This article is about human fingerprints. For "digital fingerprints," see message digest. For "DNA fingerprints" see Genetic fingerprinting.

A fingerprint is an imprint made by the pattern of ridges on the pad of a human finger. Fingerprints are commonly believed to provide traction for grasping objects. These prints are often left on objects at a crime scene and are therefore used in forensic science to identify suspects. No two humans have ever been found to have identical fingerprints, thus fingerprints are widely believed to be unique.

The tip of a finger showing the fingerprint.
The tip of a finger showing the fingerprint.

Fingerprints are an early example of biometrics, the science of identifying individuals by their physical characteristics. There is no clear date at which fingerprinting was first used, some examples being from prehistory. However, some significant modern dates are as follows.

Sometimes the prints are invisible, in which case they are called latent fingerprints, but there are chemical techniques such as cyanoacrylate fuming and ninhydrin spray that can make them visible.

Recently the American Federal Bureau of Investigation adopted the D9/7 wavelet-based system for efficient storage of fingerprint data, developed by Ingrid Daubechies. The FBI manages a fingerprint database called IAFIS, which currently holds the fingerprints of over forty-seven million subjects.

In the 2000s, electronic fingerprint readers have been introduced for security applications such as identification of computer users (log-in authentication). However, early devices have been discovered to be vulnerable to quite simple methods of deception, such as fake fingerprints cast in gels.

There is some controversy over the uniqueness of fingerprints. Even those who accept their uniqueness sometimes argue that the techniques used to compare fingerprints are fallible.

The same fingerprint as it would be detected on a surface.
The same fingerprint as it would be detected on a surface.

Fingerprint analysis (or Dactylography, a term mainly used in the US) is the science of using fingerprints to uniquely identify someone. Humans leave behind prints of the ridges of the skin on their fingertips when handling certain materials. The pattern of ridges is thought to be unique for each person and in practice has proved unique enough to identify the person who left the fingerprint.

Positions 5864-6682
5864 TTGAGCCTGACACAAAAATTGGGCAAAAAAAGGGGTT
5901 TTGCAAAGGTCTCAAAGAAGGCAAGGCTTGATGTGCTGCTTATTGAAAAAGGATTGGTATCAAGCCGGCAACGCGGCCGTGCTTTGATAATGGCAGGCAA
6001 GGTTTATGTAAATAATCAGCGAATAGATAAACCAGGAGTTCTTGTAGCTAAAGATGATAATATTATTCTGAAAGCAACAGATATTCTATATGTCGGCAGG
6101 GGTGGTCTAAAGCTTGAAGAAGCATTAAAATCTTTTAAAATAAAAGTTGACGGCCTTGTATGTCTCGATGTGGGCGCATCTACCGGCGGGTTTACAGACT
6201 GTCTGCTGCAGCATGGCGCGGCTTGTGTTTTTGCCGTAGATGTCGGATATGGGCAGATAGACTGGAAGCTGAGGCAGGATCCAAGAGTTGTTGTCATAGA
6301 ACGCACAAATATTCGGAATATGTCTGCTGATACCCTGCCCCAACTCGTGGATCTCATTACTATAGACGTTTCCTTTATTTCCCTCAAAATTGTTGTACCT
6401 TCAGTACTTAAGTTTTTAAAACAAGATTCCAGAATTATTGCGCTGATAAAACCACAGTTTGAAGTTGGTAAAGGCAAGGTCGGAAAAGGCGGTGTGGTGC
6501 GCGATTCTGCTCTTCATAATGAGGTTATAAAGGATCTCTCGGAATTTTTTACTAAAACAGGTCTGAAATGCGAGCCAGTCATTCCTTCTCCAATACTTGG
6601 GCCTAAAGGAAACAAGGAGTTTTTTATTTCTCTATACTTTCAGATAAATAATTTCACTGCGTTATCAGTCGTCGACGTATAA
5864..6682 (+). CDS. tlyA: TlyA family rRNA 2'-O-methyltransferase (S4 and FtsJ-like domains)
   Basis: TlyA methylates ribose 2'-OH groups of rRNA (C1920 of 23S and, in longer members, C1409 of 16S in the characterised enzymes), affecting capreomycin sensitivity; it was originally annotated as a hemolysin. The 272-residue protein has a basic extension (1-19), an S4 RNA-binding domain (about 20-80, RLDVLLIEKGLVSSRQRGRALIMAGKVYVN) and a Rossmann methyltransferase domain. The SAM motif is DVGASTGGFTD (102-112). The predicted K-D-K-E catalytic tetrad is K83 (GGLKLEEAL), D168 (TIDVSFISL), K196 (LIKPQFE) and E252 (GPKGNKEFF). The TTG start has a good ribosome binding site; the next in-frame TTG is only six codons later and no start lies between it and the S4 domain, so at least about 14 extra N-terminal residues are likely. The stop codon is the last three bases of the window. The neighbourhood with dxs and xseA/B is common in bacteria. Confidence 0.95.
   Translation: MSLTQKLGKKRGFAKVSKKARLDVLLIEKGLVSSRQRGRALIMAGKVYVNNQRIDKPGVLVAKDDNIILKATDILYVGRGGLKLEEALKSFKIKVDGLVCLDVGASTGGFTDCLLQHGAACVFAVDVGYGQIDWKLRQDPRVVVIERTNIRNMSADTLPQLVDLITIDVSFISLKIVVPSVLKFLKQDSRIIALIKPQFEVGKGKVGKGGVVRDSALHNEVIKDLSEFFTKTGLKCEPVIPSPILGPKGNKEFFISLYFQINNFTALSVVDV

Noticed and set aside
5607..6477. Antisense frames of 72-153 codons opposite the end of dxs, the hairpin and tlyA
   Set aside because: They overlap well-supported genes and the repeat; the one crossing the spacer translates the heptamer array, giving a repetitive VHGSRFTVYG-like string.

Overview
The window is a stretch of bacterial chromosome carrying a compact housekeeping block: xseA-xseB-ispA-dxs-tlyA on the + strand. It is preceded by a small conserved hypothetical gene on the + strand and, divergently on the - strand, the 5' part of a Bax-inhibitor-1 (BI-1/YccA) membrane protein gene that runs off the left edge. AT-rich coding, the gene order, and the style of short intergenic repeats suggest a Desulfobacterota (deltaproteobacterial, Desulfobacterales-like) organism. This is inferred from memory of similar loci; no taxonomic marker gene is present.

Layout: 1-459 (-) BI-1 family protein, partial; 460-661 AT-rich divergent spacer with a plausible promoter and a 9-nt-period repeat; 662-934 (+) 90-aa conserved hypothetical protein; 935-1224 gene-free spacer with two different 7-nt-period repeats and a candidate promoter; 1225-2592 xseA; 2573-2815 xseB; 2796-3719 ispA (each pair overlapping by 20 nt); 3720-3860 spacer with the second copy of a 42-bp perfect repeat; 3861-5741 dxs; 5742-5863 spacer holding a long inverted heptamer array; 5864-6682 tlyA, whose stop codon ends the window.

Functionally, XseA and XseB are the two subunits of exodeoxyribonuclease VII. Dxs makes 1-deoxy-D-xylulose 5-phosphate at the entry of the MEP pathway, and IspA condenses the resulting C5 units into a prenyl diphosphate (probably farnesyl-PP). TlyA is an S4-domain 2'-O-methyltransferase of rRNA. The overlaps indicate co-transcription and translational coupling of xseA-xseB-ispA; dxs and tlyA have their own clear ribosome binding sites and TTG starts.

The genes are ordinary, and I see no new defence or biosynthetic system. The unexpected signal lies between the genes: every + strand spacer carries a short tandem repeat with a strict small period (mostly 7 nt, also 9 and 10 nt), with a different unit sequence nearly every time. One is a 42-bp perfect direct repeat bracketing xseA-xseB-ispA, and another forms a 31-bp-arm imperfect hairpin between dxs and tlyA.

Fingerprint analysis emerged in the late 19th century, when it was the first method in forensic science for unique identification. As a result of its early success, it acquired a mystique of infallibility. It has only recently been subjected to systematic analysis by investigators from outside the field.

Fingerprint examiners have certainly disagreed with one another: the case of Shirley McKie was a notable case involving fingerprints.

William West

The most famous case in the history of fingerprinting occurred in the late 19th century when a man was spotted in the incoming prisoner line at the U.S. Penitentiary in Leavenworth, Kansas by a guard who 'knew' him and had just seen him already in the prison population. Upon examination, the incoming prisoner claimed to be named Will West, while the (not escaped) existing prisoner was named William West. According to their Bertillon measurements they were essentially indistinguishable. As they were not twins, the Bertillon system came into some question. However, their fingerprints were different, and fingerprint identification received a significant boost in credibility.

Classifying fingerprints

There are three basic fingerprint patterns: Arch, Loop and Whorl. There are more complex classification systems that further break down the pattern to plain arches or tented arches. Loops may be radial or ulnar. Whorls also have smaller classifications. However, the five most commonly used are: whorl, radial loop, ulnar loop, arch and tented arch.





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External links

fr:Empreinte digitale he:טביעת אצבע nl:Dactyloscopie ja:指紋 no:Fingeravtrykk pl:Linie papilarne pt:Impresso digital sv:Fingeravtryck zh:指紋


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